The CIA's secret armies -- humiliation and disaster, once again.
Rebel forces, secretly armed and trained by the CIA, attempt to overthrow a brutal dictator despised and vilified by Washington. Hit by devastating airstrikes, the rebels put out a frantic call for American help.
Sounds like the latest reports from Syria, where Russian planes have been attacking rebel forces including groups backed by the CIA, and rebel commanders are pleading for aid from the U.S.
It also sounds like a tragic drama that played out more than half a century ago, at Cuba's Bay of Pigs.
Remember the Bay of Pigs, back in April 17, 1961, when some 1400 Cubans, secretly armed and trained by the CIA, stormed ashore at Cuba's Bahia de Cochinos and were immediately bloodied by Castro's small air force. They desperately appealed to their U.S. backers for help. But President John Kennedy, who had inherited the operation from the Eisenhower administration, refused to provide air cover. He was afraid of being drawn into a very bloody and embarrassing war that, as he saw it, could only damage America's interests at home and abroad.
Kennedy apparently swore he'd never walk into another trap like that again.
But there we are, listening to Al Jazeera English this morning and as their correspondent in Beirut reports that two Syrian rebel organisations -- equipped and trained by the CIA -- have been hit by Soviet airstrikes and are calling for American help.
But who were those U.S.-backed rebels? When we last checked, most media reports about Washington's attempts to arm and train Syrians were focused on a $500 million dollar program to create an army of "moderates" to take on Bashar al-Assad. That program, the Pentagon recently admitted, had tuned out to be a total fiasco, Only 4 or 5 rebels were still in action.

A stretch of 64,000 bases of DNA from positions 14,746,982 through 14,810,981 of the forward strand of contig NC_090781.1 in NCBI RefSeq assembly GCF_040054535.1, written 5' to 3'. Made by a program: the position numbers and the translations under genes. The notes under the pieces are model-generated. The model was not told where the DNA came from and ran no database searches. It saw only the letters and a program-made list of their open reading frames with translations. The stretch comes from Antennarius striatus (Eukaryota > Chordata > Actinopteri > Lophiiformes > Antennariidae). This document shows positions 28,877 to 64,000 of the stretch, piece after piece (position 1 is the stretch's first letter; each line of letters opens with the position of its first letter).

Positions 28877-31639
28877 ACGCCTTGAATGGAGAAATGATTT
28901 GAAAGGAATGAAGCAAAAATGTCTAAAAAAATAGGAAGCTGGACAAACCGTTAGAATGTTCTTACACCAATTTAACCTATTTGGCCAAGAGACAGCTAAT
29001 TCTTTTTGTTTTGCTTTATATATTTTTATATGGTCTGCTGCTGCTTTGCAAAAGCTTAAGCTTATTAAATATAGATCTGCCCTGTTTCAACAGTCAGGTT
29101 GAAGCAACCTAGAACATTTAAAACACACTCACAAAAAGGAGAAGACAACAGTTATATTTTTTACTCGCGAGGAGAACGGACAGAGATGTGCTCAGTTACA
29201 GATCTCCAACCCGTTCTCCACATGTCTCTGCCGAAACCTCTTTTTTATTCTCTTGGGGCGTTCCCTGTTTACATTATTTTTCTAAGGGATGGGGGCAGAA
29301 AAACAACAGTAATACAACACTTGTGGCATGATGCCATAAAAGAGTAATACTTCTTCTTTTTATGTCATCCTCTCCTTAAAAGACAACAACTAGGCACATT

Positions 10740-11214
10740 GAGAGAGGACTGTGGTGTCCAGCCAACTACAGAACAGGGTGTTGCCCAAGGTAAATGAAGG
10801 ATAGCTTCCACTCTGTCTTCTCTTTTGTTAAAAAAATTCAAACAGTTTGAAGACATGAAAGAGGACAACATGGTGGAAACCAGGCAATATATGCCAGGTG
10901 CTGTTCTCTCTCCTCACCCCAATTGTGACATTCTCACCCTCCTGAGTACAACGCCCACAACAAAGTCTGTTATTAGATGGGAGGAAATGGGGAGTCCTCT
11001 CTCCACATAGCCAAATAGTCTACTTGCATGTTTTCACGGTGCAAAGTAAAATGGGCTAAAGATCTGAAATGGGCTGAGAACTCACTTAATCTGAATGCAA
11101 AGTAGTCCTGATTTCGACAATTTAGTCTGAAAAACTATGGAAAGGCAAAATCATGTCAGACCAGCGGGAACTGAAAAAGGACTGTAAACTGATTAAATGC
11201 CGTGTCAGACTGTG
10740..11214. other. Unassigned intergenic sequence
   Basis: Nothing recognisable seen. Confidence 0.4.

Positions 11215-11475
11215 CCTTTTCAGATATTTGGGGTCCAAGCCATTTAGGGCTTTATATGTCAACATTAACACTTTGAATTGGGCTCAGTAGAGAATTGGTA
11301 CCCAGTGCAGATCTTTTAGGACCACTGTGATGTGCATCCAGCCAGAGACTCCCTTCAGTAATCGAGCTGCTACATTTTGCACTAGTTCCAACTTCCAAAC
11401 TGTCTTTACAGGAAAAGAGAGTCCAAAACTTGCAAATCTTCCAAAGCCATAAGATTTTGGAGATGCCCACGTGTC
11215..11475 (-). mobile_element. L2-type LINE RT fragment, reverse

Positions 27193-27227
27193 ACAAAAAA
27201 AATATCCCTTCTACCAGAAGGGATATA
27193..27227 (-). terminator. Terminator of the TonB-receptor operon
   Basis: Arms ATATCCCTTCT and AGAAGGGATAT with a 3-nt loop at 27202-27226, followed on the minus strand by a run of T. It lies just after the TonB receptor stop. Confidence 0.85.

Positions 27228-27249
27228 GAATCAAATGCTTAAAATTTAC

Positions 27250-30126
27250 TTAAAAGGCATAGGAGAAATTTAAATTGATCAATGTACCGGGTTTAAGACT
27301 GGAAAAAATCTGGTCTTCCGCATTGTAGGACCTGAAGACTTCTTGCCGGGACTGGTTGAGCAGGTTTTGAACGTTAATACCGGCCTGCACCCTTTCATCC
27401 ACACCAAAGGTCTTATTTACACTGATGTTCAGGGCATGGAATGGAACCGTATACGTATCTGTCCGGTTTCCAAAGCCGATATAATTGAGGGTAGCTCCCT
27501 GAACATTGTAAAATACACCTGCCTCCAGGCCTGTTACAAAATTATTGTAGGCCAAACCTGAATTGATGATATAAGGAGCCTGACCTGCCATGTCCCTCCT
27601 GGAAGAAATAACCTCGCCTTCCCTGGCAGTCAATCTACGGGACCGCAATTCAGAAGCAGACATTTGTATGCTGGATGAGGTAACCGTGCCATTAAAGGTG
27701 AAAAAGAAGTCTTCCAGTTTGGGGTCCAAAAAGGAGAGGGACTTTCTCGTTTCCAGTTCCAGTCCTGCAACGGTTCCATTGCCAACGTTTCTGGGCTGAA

It turns out, however, that the CIA has also been running its own program to train and equip other groups battling Assad. Indeed, there have been a few vague articles about that effort, but the information has been spotty, the facts few-and-far between.
But with Russian and Iranian military now fully involved -- a total of ten countries involved in bombing ISIS) this conflict, the area has become a dangerous tinderbox -- a game of chicken. A wrong move could be disastrous.
Thus it seems very unlikely Obama will agree to supply any kind of anti-air missiles to the Syrian rebels the CIA has been backing. Such a move would open an even more precarious confrontation with the Russians. There's also the chance those missiles could wind up in the hands of even more radical groups.
Viewing all this, you would think Americans would be demanding to know what's going on. What kind of commitments have been made by American representatives? To whom and to what end?
Who, for instance, determines which rebel groups to support? With what criteria? It turns out that one or more of the CIA-backed groups may be coordinating actions with the al-Nusra Front, the Syrian branch of al-Qaeda.
I thought the U.S. was staying clear of radical jihadists. Maybe not. But who's deciding? And who's watching the deciders?
How much has the CIA spent on its efforts in Syria? We don't know. How many rebels have they trained and equipped? What promises have been made to them? Don't know that either.
There are plenty more questions. What are America's supposed allies in Syria -- like the Saudis and Qataris -- what are they up to? Who controls where their weapons and money go? Could their own particular goals and actions drag the U.S. into even more perilous waters? How many "independent contractors" -- mercenaries -- have been enrolled in this battle?
There are those who say this is secret, classified stuff. It can never be made public. The executive branch has thousands of experts guiding and shaping policy. And Congress has tireless committees composed of wise men and women who oversee the Pentagon and the CIA's massive, clandestine operations on the nation's behalf.
After what we've witnessed in the Greater Middle East over the past decade and more, such reassurances ring very hollow.
But don't hold your breath if you expect any serious, adult debate on these issues from America's Congress -- nor most of its media.